Everything you need to know about the FIBA 3x3 Basketball World Cup

Olympic spots are up for grabs in Amsterdam (18-23 June 2019) as Serbia's men bid for a fourth straight title and Italy defend their women's crown.

The 2019 FIBA 3x3 World Cup runs from Tuesday (18th June) to Sunday (23rd June) with 20 men's teams and 20 women's fighting it out to be crowned world champions in Amsterdam.

As well as titles, there are also spots in 3x3 basketball's Olympic debut at Tokyo 2020 up for grabs in this edition of the annual event, and the final stages can be streamed live on Olympic Channel (territorial restrictions may apply).

The top three teams in each competition will join hosts Japan at next year's Games.

Serbia's men are bidding for a fourth consecutive title, while Italy defend the women's title they won for the first time in the Philippines 12 months ago.

The event also features individual contests in shooting, dunks (for the men), and skills (for the women), but the big prizes are in the team events, and here's what you need to know.

Men's competition

Can Serbia's men complete the four-peat?

Serbia's all-star side has dominated 3x3 in recent years.

After claiming the first FIBA 3x3 World Cup in 2012, they were runners-up in 2014 before taking the 2016, 2017, and 2018 editions.

Dusan 'Mr Bullutproof' Bulut, the world's top player and 'king of the ankle breakers', has been a permanent fixture, with the Serbs a distance clear of the rest in world standings that are calculated by totalling individual player rankings.

Bulut and Novi Sad team-mates Dejan Majstorovic and Marko Savic remain from last year's triumph in the Philippines with Mihailo Vasic of FIBA World Tour rivals Liman a late replacement for Stefan Stojacic.

Serbia also claimed their first European Cup title last September in Bucharest with an all-Novi Sad line-up including Marko Zdero.

Bulut, Savic, and Majstorovic are one, two, and three in the player world rankings with Vasic number seven.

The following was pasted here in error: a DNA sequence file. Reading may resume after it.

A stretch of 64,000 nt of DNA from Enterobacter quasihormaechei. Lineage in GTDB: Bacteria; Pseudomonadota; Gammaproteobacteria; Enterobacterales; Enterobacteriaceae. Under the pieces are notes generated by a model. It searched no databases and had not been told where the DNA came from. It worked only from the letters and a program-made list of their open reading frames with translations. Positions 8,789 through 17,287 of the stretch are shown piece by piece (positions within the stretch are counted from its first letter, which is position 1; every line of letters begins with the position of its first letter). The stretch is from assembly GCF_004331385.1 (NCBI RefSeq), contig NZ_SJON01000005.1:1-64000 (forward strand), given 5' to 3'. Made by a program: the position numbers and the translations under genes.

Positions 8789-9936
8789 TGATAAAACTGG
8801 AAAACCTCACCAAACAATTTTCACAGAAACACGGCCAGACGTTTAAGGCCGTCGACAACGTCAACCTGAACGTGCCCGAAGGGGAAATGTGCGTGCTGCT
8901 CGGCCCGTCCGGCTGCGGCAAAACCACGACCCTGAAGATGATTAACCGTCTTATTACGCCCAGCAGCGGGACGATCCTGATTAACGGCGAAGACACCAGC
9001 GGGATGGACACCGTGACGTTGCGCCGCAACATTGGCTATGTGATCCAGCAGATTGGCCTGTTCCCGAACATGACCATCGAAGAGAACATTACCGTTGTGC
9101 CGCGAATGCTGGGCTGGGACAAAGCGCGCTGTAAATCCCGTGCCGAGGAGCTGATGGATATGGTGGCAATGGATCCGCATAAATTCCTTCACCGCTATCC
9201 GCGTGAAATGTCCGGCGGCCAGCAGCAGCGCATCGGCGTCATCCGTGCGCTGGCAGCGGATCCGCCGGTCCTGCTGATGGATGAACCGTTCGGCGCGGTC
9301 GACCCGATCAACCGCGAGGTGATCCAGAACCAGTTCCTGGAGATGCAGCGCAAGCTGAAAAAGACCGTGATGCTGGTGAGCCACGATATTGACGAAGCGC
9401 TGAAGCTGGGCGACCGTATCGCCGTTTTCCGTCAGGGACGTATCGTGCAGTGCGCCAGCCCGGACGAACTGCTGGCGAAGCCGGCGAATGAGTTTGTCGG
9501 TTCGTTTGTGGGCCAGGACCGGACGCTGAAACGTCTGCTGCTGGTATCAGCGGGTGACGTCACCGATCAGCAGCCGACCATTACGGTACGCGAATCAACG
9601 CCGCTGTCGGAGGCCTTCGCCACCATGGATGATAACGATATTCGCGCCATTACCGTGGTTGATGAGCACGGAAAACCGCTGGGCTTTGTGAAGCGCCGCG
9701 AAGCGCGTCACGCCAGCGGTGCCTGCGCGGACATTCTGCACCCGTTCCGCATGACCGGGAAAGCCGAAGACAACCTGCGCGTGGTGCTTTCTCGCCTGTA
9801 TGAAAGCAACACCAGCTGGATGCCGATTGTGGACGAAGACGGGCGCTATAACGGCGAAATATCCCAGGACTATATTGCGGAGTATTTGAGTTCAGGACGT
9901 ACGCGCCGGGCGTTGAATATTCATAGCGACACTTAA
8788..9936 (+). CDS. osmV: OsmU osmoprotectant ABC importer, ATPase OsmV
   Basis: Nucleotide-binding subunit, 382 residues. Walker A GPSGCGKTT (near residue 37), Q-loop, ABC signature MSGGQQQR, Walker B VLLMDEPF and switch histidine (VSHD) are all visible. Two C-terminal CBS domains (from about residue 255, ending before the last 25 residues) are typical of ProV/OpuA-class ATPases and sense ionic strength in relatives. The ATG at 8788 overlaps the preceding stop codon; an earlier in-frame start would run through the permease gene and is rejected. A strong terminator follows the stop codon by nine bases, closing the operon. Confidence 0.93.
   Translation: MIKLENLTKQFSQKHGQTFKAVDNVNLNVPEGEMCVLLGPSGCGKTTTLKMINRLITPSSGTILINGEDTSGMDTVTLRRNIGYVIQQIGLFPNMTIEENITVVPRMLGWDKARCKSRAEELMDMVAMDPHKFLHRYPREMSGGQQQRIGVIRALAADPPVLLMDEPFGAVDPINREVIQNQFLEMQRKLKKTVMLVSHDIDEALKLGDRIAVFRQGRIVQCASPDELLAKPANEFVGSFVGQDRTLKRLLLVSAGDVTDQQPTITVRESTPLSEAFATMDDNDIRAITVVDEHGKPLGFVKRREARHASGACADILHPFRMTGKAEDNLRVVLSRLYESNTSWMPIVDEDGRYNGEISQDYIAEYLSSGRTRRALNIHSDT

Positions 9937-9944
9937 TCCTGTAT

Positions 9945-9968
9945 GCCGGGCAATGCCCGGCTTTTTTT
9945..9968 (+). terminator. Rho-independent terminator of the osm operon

It will take something extraordinary to derail the Serbian machine and stop Bulut, already the most successful 3x3 baller in history, adding to his record haul of four World Cups.

Home team lead chasing pack in Amsterdam

Hosts the Netherlands will be hoping to go one better than 12 months ago when they went down 16-13 in the men's final to the all-conquering Serbs.

That run took its toll as the Dutch then failed to qualify for the European Championships.

The same four players which went to last year's final, despite being ranked eighth in the world, are reunited in Amsterdam.

Aron Roije is 12 in the world player rankings with Dimeo van der Horst, Jesper Jobse, and Sjoerd van Vilsteren also in the top 20.

Jobse was picked in the 'Mythical Three' team of the tournament alongside Bulut and Poland's Michael Hicks.

With home support behind them, the Netherlands could challenge for the medals again, although they will probably have to fight it out with the USA for second place in Group A behind the defending champions.

Russia are rated the second best side in the world, although they crashed out in the group stages at last year's event.

Dmitry Korshakov survives from the Philippines, but the average age this time round is 23.5 compared to 30.5.

Alexander Zuev, ranked 22 in the world, Dmitrii Cheburkin, and Daniil Abramovskii, are all 22 years of age and have Russia hoping for a much better showing in Amsterdam.